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Life Arts

"The House I live in:" America's Slow Motion Social Holocaust

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The context of the film shows exactly how the battle plans to fight the war have been drawn up by the U.S. government, and generally how the two sides go about prosecuting the war. It is a lose-lose arms race of subterfuge in which each move provokes an unequal counter move -- with no winners and no improvements for U.S. culture in sight for the foreseeable future. Invariably, the only thing that seems to matter in this game of "good guys" versus "bad guys," is that the game must go on; and that it must always be resolved in favor of reinforcing the existing racist social order. IThe other unwritten imperative is that it must remain hidden from assualting the normal sensibilities of American social life. 

Thus what we learn from the movie's context is how the history of the "casual use of drugs" got started, and how it then morphed into criminalized social behavior as well as into a blueprint for more easily privatized business enterprises, and then, how this process was inevitably enfolded almost invisibly into cultural "business as usual."  

The Subtext of America's Drug War

The questions probed in the background or subtext of the movie are just as interesting and are much more important than the host of disturbing facts and scenes that have just been described and that appear in the foreground or context of the movie. The most important of them is this: Why is it that U.S. society is the carrier of a disease that requires constant anesthetization with drugs?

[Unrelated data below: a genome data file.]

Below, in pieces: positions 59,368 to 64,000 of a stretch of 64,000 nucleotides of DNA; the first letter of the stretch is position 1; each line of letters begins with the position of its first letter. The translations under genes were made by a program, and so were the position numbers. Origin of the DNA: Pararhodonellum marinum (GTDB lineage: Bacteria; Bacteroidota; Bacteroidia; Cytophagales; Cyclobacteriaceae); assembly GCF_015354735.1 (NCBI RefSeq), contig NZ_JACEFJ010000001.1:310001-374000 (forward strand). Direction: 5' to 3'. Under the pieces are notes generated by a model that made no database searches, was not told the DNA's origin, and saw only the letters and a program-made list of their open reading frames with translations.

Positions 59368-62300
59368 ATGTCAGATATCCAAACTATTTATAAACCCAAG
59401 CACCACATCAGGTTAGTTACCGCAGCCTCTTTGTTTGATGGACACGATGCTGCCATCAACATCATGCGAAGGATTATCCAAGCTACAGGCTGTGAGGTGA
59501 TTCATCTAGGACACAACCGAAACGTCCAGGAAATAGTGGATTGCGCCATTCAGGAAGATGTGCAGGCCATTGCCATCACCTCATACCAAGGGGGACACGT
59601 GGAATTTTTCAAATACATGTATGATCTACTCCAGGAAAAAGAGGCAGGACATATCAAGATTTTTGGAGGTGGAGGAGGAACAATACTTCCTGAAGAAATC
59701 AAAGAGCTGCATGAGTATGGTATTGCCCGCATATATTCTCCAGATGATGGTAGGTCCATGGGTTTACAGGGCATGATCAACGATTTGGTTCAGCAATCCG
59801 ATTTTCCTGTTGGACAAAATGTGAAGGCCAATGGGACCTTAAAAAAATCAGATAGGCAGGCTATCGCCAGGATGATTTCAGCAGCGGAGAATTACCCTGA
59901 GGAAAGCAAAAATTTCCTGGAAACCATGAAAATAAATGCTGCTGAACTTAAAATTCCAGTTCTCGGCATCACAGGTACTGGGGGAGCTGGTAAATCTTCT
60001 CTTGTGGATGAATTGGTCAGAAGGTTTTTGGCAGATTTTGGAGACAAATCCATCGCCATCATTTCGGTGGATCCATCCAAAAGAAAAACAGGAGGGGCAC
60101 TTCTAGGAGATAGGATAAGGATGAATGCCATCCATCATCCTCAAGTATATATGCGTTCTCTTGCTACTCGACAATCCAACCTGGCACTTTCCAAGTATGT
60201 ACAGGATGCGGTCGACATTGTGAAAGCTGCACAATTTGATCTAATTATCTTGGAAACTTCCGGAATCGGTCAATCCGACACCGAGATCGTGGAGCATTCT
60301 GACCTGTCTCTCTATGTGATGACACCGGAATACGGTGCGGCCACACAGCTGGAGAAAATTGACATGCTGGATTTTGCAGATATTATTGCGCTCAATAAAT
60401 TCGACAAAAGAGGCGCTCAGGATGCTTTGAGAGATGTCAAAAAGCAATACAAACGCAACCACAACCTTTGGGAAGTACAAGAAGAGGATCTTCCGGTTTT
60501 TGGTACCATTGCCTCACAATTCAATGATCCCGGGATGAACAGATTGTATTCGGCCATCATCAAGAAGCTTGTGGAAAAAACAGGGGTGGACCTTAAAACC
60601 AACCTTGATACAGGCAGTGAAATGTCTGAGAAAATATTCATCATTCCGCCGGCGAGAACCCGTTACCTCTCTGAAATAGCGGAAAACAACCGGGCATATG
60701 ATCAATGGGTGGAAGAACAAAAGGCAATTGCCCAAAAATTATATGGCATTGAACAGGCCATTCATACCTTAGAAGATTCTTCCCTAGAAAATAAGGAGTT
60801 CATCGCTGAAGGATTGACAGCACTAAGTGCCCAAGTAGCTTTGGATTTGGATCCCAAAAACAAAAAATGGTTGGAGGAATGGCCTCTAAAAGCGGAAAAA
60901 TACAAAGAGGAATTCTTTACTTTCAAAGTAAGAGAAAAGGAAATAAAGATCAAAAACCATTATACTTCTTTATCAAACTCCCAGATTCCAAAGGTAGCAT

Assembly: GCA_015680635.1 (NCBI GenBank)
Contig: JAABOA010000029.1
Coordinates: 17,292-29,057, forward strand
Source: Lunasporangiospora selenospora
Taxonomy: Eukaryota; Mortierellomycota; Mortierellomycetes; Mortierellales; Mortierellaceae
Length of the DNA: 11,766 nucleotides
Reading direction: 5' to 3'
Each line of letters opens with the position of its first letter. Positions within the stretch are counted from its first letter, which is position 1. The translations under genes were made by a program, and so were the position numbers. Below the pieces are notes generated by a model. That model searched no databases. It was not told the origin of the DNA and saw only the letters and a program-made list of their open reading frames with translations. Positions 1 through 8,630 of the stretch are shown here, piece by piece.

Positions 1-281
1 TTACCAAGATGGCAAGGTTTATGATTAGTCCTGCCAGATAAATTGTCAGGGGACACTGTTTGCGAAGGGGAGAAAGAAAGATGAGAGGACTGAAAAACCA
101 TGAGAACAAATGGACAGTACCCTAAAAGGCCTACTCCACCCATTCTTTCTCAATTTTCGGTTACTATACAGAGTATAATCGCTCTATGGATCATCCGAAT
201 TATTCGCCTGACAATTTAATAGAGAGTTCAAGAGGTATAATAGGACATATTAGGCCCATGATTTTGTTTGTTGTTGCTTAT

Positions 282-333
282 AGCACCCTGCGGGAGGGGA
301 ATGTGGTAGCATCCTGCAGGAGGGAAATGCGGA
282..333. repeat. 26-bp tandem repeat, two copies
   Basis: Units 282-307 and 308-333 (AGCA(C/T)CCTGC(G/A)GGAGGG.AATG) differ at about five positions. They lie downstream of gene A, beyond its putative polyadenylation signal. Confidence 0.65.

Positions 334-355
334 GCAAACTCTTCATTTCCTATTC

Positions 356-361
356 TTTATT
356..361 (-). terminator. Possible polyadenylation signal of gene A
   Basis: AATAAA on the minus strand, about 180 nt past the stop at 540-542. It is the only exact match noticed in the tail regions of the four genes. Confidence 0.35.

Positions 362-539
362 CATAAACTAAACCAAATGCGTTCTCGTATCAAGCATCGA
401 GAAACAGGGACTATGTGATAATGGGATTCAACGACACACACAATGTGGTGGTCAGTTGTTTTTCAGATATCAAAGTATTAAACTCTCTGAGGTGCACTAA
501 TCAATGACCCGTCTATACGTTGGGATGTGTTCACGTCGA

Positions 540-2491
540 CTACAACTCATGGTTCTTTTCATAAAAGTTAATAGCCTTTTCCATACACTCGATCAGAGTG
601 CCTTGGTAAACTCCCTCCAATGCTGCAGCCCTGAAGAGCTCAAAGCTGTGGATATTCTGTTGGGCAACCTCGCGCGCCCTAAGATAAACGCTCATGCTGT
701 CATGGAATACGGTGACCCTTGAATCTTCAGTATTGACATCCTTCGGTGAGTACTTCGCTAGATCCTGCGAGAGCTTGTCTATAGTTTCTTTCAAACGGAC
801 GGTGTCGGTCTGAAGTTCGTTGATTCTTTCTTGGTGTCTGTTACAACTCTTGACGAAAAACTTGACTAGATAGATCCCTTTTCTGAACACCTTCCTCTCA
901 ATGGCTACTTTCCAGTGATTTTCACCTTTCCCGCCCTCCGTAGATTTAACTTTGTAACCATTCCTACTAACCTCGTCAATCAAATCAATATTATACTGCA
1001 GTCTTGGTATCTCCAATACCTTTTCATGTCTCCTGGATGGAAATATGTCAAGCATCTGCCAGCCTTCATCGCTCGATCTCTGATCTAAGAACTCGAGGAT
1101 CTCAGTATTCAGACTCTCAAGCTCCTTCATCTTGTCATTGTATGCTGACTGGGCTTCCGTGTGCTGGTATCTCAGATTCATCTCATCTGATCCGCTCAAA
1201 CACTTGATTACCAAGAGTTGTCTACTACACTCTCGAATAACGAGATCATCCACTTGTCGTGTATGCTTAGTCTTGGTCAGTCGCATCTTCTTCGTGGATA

The general answer, which the movie delves into ever so gently (leaving full explication of its themes as an exercise for the viewer) is the callousness, amorality and mindless greed of our capitalist industrialists, which, among other things are seen as being primarily responsible for destroying a whole culture of people's humanity by alienating people from themselves and from each other. 

But equally important is the fact that our capitalist industrialists also are seen as being responsible for creating a pool of discards in American society: those who have been robbed of their idenities and of their humanity by taking away their jobs and any opportunity for them to survive independetly. It is the jobless that are then treated as America's "disposable people." It is from this pool that a steady stream of "victims" from the war on drugs are recruited in a smoothly moving but cruel social process as fodder for American prisons. 

When people get laid off, when their jobs are outsourced, when they are fired, whenever they lack the training or educational opportunities needed to compete for existing jobs, invariably they perceive themselves as having only a cruel choice: to either wallow in despair on the margins of society, to take whatever jobs are left on the margins of the economy, or, as a last resort, to struggle to survive within America's underground economy. Since getting retrained to re-qualify for the jobs that once provided them a meaningful life are well beyond their truncated and diminished mindset, despair and joining the underground economy seem like the only meaningful choices to them. All other options are off the table because, at a minimum they require money, energy, confidence, motivation, or all of the above. But as it turns out, these all are precisely the qualities that "not having a job" wrings out of one's humanity.

Drug use and alcoholism and joining the underground economy are the default options of those wallowing in despair. Together they constitute the cruel but smooth two-step slide into America's social abyss: First, alcohol and drug use becomes a way of life that temporarily restores one's self-image and ones humanity. It is no accident that in American culture, drugs and alcohol become the best friends of the "down-and-out." Temporarily they restore them to their former selves, returning their previous humanity by restoring their confidence, making them happy and gay and allowing them to forget their diminished predicament. But these mental crutches can only do this for a brief moment and then the process must be repeated again and again -- but at higher and higher doses and at steeper and steeper costs for the jobless.